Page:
More than a quarter of Grace Villa’s residents have died in its outbreak, while the home says most of its staff are returning to work.
The Lockton Crescent home on the east Mountain has had 231 COVID-19 cases and 42 deaths since the outbreak began Nov. 25. The deaths account for roughly 27 per cent of the 156 residents living in the home as of the day the outbreak was declared, according to numbers previously provided by CEO Mary Raithby of APANS Health Services.
“The outbreak at Grace Villa has had tragic and devastating impacts for residents, their families and our staff,” said Raithby in an email on Wednesday. “Our deepest sympathies and condolences go out to all residents, families and staff members for the loss and hardship they have endured.”
The city did not report any new cases at Grace Villa on Wednesday. To date, there have been 143 resident cases, 86 staff cases, and two visitor cases at the home.
Raithby did not provide active case numbers when asked by The Spectator. The province continues to report 37 active cases at the home — 30 resident and seven staff cases — but provincial numbers tend not to be current and have been inaccurate in the past.
Asked about the number and types of beds at Grace Villa, Raithby said, “Our priority continues to be protecting our residents and staff, and we continue to follow all expert guidance and recommendations to do so. This includes following ministry guidance on reducing the number of residents per room to two.”
Grace Villa has the biggest and deadliest outbreak in the city by far. Hamilton Health Sciences took over the home’s management as of Dec. 16 for 90 days.
The second-biggest outbreak is at Shalom Village, with 184 cases and 19 deaths since the outbreak began on Dec. 9. According to an update on the home’s website on Jan. 1, more than 200 residents live at the facility, including in the long-term care, assisted living and convalescent care apartments. It is unknown exactly how many residents lived at the Macklin Street home in Westdale when the outbreak began.
To date, Shalom Village has had 184 cases, including 100 resident cases, 81 staff cases and three visitor cases. The latest active case numbers reported by the home was 53 on Tuesday. That includes 15 staff cases, 31 resident cases, three essential caregivers and four “individuals” who are in hospital.
Up until Monday, the home provided daily updates on case counts and deaths on its website. As of yesterday, however, the home announced it would provide updates three times a week to reduce “discrepancies.”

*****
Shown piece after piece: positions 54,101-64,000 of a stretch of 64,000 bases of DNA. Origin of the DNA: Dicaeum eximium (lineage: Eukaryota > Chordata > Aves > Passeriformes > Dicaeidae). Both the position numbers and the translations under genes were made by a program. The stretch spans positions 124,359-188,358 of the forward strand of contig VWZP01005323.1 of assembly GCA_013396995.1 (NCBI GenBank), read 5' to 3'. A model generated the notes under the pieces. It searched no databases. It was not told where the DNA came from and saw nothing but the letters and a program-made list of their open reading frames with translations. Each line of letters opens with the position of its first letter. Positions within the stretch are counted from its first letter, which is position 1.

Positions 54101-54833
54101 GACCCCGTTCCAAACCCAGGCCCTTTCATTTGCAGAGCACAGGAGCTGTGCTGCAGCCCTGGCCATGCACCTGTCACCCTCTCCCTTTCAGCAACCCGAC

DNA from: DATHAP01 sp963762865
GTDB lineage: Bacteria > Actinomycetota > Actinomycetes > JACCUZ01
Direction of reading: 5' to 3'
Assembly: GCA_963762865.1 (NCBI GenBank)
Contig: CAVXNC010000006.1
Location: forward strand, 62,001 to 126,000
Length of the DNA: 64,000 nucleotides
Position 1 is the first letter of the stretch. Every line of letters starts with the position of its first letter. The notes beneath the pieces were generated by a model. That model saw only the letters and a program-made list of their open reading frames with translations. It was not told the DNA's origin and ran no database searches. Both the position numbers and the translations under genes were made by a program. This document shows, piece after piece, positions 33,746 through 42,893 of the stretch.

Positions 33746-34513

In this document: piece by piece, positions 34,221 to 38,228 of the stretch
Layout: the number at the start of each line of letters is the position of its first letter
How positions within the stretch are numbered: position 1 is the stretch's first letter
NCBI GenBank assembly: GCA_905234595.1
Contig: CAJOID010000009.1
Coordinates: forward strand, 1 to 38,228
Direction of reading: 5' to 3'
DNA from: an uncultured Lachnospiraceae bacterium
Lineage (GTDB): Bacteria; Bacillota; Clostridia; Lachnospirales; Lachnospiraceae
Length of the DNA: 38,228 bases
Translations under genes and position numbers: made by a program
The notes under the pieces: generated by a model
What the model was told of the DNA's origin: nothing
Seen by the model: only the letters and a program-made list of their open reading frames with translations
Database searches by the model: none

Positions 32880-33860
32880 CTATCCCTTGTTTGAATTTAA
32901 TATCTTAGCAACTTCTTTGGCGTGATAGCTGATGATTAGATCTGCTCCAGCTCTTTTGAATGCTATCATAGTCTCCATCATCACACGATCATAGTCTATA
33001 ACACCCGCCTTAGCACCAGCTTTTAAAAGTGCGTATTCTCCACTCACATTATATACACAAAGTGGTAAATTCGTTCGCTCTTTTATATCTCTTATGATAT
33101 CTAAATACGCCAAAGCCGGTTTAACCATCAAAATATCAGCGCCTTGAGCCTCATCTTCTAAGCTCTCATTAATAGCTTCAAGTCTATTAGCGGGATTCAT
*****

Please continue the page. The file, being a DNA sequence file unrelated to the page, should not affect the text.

“Our daily COVID reporting is a collaborative effort,” wrote the home’s CEO Ken Callaghan in the update. “This relies heavily on public health to both verify and classify data. Due to varying schedules, timelines and staffing, this can result in discrepancies.”
Callaghan said the change was to allow the home to provide “the most accurate data, in a timely manner.”
In a town hall on Tuesday, Callaghan mentioned Shalom launched its own contact tracing process led by St. Joseph’s Healthcare Hamilton this week.
“(Contact tracing) has been worked on externally previous to this by public health, but a number of the St. Joe’s staff have been looking at these processes internally and it will continue to be a focus on the team while we continue to get positives occurring.”
The home, which is being managed by St. Joe’s, did not provide details when reached Wednesday.
“This process is relatively new and we’re finalizing,” said spokesperson Laurie Pringle in an email. “Once all the partners have worked through it, I’m sure either St. Joe’s or someone from Shalom Village will be in a position to elaborate.”
Both Shalom Village and Grace Villa have said that they don’t need further help to control the outbreaks, including from the Red Cross.
“Any external assistance would be guided by instruction from public health,” Pringle said when asked at what point the home would seek further help. She added Shalom Village’s “partnership with St. Joseph’s and public health is working very well.”
Raithby said at Grace Villa “many” staff are returning to work.
“We continue to work collaboratively with our partners to provide excellent care for our residents and manage this outbreak,” she wrote. “The home and residents continue to be very well supported, thanks to the dedication, hard work and expertise of our team, agency and HHS staff.”
Maria Iqbal, Local Journalism Initiative Reporter, The Hamilton Spectator